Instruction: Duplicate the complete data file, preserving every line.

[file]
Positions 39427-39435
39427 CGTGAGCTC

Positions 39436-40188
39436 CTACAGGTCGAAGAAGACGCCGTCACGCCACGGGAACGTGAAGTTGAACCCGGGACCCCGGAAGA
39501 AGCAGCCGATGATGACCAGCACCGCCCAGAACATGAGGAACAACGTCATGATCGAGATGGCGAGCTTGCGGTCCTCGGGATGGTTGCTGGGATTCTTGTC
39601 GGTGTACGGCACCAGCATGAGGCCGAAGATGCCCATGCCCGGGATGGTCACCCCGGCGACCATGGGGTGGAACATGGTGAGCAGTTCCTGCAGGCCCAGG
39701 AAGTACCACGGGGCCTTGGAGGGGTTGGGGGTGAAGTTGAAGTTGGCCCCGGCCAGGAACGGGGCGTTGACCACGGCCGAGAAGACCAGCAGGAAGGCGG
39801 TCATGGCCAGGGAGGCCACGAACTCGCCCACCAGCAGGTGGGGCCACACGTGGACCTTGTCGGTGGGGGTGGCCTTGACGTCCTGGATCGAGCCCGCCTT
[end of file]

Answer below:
Positions 39427-39435
39427 CGTGAGCTC

Positions 39436-40188
39436 CTACAGGTCGAAGAAGACGCCGTCACGCCACGGGAACGTGAAGTTGAACCCGGGACCCCGGAAGA
39501 AGCAGCCGATGATGACCAGCACCGCCCAGAACATGAGGAACAACGTCATGATCGAGATGGCGAGCTTGCGGTCCTCGGGATGGTTGCTGGGATTCTTGTC
39601 GGTGTACGGCACCAGCATGAGGCCGAAGATGCCCATGCCCGGGATGGTCACCCCGGCGACCATGGGGTGGAACATGGTGAGCAGTTCCTGCAGGCCCAGG
39701 AAGTACCACGGGGCCTTGGAGGGGTTGGGGGTGAAGTTGAAGTTGGCCCCGGCCAGGAACGGGGCGTTGACCACGGCCGAGAAGACCAGCAGGAAGGCGG
39801 TCATGGCCAGGGAGGCCACGAACTCGCCCACCAGCAGGTGGGGCCACACGTGGACCTTGTCGGTGGGGGTGGCCTTGACGTCCTGGATCGAGCCCGCCTT